How many jurors does it take to deliver a guilty verdict?
In 48 states, the answer is simple: All of them. Juries in felony cases must agree unanimously in order to convict. The rule is the same in federal trials, and for good reason. It reflects the centuries-old understanding that jury unanimity is central to a fair justice system, that it “preserves the rights of mankind,” as John Adams said in 1786.
Yet two states, Oregon and Louisiana, continue to hold out against this fundamental principle. Both permit juries in felony trials to return guilty verdicts even if one or two jurors vote to acquit. Louisiana goes further, allowing split verdicts in murder cases, where convictions can result in sentences of life without parole.
The few remaining defenders of this practice claim that it’s necessary for the “efficient” functioning of the legal system. Here’s a hint: When 48 states and the federal government disagree with you, it’s worth considering the possibility that you might be wrong.
The good news is that Louisiana lawmakers are close to doing that. Last month the State Senate passed a bill to amend the state’s Constitution to require jury unanimity in all felony cases with 12-person juries. (Six-person juries, which try lower-level crimes, are already required to be unanimous.) The House is scheduled to vote on the bill Monday. Lawmakers should approve the measure and send it to the voters for ratification in November. If they fail, they will leave Louisiana trapped under a 19th-century relic that lives on mainly because it makes prosecutors’ jobs easier.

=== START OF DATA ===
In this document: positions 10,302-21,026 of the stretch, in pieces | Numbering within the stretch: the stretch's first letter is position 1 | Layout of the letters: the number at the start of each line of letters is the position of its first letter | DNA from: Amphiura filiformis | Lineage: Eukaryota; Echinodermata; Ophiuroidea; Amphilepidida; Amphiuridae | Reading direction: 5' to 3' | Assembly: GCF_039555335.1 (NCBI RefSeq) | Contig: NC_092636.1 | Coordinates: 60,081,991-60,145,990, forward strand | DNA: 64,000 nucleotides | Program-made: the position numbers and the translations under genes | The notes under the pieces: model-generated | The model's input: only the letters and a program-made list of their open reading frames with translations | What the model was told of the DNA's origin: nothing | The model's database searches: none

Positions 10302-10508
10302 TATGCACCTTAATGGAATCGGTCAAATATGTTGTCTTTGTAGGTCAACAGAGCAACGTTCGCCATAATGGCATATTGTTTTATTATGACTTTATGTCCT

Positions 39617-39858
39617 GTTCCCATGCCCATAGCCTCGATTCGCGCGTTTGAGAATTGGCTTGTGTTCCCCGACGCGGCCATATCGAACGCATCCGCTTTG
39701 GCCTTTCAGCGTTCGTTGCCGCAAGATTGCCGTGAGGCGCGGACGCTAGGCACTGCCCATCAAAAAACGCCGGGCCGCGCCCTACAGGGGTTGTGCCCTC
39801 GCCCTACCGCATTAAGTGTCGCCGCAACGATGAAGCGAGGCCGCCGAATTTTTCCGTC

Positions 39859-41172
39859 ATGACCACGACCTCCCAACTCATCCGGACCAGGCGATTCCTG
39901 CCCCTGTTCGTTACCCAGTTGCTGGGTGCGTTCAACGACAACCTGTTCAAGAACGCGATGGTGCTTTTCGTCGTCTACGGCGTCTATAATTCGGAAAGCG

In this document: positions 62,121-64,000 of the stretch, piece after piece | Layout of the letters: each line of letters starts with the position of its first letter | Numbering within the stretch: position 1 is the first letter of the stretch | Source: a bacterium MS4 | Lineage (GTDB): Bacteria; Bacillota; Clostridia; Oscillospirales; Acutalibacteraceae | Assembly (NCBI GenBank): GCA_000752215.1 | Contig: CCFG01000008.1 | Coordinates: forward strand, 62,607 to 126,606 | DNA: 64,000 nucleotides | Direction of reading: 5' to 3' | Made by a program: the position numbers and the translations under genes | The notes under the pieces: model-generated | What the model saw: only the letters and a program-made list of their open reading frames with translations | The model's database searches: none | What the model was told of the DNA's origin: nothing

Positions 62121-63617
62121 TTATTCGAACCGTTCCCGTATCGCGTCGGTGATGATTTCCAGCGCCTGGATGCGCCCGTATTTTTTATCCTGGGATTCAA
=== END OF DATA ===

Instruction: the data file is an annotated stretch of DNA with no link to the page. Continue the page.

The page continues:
The rule was born of explicit racism, a recent series by The New Orleans Advocate showed. When the state’s constitutional convention adopted it in 1898, Louisiana’s white power structure was intent on preventing blacks from having any influence over the administration of justice, and also on making it easier to convict blacks, who could then be forced into free prison labor.
Deploying non-unanimous juries to these ends was no secret. One convention delegate said that the juries, which could convict with as few as nine guilty votes, would help “to establish the supremacy of the white race in this state to the extent to which it could be legally and constitutionally done.”
The rule’s modern defenders argue that it was cleansed of its racist origins in 1973, when it was readopted and amended to require verdicts of at least 10 to 2. Either way, split juries